• Pretty Bomber from the Bomberman games. While originally a member of the Five Bad Bombers, she just can't make up her mind.
  • Ultimate Spider-Man has Silver Sable going from attacking Peter now that she knows he's the titular hero to helping him save the innocents to attacking him again to finally letting him go after Trask.
  • Vincent from Silent Hill 3 goes from sided with Claudia and Heather all over again until it's revealed he is neither sided with them as he, being an arrogant jerk, plans on having Heather and Claudia kill each other to save his skin.
  • Goro in Mortal Kombat, oh so much; starts off as the Outworld tournament champion, signs a peace treaty with the Shokan's mortal enemies the Centaurs (and making peace with Kung Lao) in Mortal Kombat 4 and sided with Edenia against Shao Kahn in Mortal Kombat: Deadly Alliance, before getting mortally wounded and saved by Kahn, siding with him afterward. If that wasn't bad enough, most of his endings have him gaining enough power to overthrow Shao Kahn, kill off the Centaurs, and ensure the Shokan become their own neutral group.
    • Kabal starts off as a member of the evil Black Dragons, becomes good, then reverts to evil.
    • Raiden starts off as the Big Good of the Forces of Light, but after he Came Back Wrong in Mortal Kombat: Deception, he became Dark Raiden, only to turn good at the end of Mortal Kombat: Armageddon, when he sends a message to his past self in a last-ditch attempt to stop Shao Kahn from destroying all of reality, creating an alternate timeline. By the end of Mortal Kombat X, he's back again in his Dark Raiden persona after absorbing Shinnok's powers and purifying the Jinsei (Earthrealm's life-force), with an intent to go on a warpath to attack and destroy other realms (and possibly conquer them) if they dare to invade Earthrealm.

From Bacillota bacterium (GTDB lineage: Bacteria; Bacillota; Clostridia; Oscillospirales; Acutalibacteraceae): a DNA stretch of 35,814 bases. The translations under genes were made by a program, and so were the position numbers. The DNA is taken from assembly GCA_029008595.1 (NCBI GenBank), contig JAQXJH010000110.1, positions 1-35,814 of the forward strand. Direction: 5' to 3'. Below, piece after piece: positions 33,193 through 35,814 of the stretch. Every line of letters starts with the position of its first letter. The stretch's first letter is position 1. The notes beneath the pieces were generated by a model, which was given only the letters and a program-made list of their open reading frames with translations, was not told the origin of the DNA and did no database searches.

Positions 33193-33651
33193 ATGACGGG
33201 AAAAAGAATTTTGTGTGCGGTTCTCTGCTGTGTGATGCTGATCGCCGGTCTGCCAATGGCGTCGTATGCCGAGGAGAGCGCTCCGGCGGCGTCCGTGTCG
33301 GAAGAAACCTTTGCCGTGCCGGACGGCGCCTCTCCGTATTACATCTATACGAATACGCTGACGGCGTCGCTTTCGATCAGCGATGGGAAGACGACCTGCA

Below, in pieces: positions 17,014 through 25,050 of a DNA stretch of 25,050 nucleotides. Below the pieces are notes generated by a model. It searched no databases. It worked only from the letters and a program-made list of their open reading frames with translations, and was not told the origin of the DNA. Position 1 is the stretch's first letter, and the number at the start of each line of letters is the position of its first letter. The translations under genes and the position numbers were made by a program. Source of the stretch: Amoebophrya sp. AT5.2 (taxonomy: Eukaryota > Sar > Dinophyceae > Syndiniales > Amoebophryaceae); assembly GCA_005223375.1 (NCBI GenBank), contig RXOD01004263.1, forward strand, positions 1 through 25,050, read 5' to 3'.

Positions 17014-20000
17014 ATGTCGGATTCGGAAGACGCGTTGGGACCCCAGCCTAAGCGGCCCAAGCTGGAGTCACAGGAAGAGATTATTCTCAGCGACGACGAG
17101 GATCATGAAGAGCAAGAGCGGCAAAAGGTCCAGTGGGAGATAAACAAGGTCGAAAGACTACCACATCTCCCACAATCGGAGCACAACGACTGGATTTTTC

• Ada Wong in Resident Evil series is between helping Leon and Wesker.
    • While her actions and motivations in game play this straight, it's revealed at the end of her side story in the Playstation 2 and Wii versions of Resident Evil 4 that she's working for a completely different organization that's above both the U.S. Government and Wesker.
  • Cole McGrath in inFAMOUS due to the fact he has to decide on acting good or evil in outcomes.
  • EarthBound: Porky uses this one every time you meet him; he'll claim he's willing to repent of his misdeeds until he gets an opening to make a getaway, and then he's right back to plotting against Ness. In the original Japanese it's implied that (at least the first time) he really was willing to make amends, but he took Ness' silence to mean he wasn't willing to forgive.
  • The Mad Doctor does this in Epic Mickey 2. After the events of the first game, he claims to have reformed and offers to help the heroes take down the incoming threat, even though the heroes don't really trust him. And then, surprisingly, the Big Bad is Gremlin Prescott. But THEN, it turns out he's not: Prescott was a pawn in the Mad Doctor's plan to escape from Wasteland. But then you can have the Mad Doctor do a real Heel–Face Turn in the end, if you pick the good ending.